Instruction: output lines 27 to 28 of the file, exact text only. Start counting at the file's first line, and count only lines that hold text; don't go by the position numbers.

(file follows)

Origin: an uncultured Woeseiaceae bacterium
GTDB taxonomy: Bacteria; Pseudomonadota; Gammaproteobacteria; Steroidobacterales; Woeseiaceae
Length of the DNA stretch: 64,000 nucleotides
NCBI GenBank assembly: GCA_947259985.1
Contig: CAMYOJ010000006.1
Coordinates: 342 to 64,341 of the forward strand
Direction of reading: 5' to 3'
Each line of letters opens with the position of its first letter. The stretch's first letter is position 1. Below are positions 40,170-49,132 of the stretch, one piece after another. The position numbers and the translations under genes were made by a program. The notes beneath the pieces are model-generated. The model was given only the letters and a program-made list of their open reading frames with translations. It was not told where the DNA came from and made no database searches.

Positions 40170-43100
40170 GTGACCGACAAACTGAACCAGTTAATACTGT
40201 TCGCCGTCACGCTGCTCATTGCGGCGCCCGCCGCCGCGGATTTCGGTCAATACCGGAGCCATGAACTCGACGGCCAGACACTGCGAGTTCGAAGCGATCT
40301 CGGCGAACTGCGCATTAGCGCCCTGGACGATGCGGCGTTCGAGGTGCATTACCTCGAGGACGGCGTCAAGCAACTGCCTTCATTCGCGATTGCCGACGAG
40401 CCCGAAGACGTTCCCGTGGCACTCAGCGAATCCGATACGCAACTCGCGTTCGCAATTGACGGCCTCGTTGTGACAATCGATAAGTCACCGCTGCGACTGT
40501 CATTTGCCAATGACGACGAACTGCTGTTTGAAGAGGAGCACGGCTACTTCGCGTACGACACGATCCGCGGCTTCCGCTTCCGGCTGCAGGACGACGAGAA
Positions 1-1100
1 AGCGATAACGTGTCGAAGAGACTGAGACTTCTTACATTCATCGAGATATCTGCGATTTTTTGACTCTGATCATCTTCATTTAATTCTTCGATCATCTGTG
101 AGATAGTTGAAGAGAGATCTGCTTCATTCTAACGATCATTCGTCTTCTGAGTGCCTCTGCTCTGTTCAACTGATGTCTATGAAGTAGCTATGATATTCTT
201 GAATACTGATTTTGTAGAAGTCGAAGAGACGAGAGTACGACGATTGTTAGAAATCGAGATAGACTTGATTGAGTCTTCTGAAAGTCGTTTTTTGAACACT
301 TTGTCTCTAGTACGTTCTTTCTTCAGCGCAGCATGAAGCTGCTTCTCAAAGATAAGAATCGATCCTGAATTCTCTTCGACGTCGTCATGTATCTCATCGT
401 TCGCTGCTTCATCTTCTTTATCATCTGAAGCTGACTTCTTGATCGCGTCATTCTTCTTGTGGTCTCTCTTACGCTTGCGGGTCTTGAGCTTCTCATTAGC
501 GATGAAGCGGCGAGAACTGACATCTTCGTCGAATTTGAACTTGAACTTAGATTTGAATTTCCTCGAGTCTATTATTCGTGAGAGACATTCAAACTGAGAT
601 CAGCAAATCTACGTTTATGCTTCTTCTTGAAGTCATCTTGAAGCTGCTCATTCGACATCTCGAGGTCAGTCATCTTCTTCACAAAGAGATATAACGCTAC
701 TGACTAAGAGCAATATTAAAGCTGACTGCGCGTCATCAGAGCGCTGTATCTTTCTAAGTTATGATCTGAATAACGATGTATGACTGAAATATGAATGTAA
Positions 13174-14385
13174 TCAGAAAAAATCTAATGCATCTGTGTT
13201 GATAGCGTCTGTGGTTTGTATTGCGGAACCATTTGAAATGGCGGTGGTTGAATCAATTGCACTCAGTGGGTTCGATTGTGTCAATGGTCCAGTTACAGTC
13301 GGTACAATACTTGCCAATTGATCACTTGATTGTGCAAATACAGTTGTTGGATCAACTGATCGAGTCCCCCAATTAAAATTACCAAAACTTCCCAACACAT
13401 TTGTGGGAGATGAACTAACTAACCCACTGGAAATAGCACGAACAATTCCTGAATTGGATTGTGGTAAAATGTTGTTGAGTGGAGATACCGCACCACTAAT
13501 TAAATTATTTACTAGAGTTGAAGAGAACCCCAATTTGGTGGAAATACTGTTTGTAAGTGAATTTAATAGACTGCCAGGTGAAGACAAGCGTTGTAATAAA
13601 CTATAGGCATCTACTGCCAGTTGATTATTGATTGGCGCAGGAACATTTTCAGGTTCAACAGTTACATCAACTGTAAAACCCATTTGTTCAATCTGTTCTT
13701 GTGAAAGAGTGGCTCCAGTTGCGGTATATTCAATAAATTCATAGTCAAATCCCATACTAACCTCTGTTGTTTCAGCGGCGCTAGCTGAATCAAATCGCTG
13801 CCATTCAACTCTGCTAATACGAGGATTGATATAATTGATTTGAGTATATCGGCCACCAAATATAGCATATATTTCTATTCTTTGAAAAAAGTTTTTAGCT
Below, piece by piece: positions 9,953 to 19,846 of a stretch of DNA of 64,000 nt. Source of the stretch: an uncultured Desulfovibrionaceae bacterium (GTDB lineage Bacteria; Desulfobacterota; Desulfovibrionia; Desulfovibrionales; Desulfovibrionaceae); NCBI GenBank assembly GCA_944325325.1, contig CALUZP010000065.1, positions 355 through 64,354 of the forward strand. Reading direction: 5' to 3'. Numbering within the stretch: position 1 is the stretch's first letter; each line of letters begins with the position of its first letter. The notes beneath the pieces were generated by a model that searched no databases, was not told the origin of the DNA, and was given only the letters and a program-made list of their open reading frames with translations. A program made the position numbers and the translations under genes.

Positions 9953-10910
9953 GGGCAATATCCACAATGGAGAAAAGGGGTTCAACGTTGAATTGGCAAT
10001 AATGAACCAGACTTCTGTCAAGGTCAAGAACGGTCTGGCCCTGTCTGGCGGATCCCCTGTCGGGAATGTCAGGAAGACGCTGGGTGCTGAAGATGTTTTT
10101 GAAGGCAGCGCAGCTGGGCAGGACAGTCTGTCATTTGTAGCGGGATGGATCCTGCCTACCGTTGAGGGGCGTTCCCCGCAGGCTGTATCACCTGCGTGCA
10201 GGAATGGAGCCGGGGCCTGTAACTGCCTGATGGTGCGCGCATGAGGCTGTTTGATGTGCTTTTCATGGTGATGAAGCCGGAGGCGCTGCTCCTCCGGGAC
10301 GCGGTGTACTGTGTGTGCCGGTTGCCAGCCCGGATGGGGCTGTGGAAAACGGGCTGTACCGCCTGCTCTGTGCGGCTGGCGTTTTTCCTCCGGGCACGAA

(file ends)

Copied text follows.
13301 GGTACAATACTTGCCAATTGATCACTTGATTGTGCAAATACAGTTGTTGGATCAACTGATCGAGTCCCCCAATTAAAATTACCAAAACTTCCCAACACAT
13401 TTGTGGGAGATGAACTAACTAACCCACTGGAAATAGCACGAACAATTCCTGAATTGGATTGTGGTAAAATGTTGTTGAGTGGAGATACCGCACCACTAAT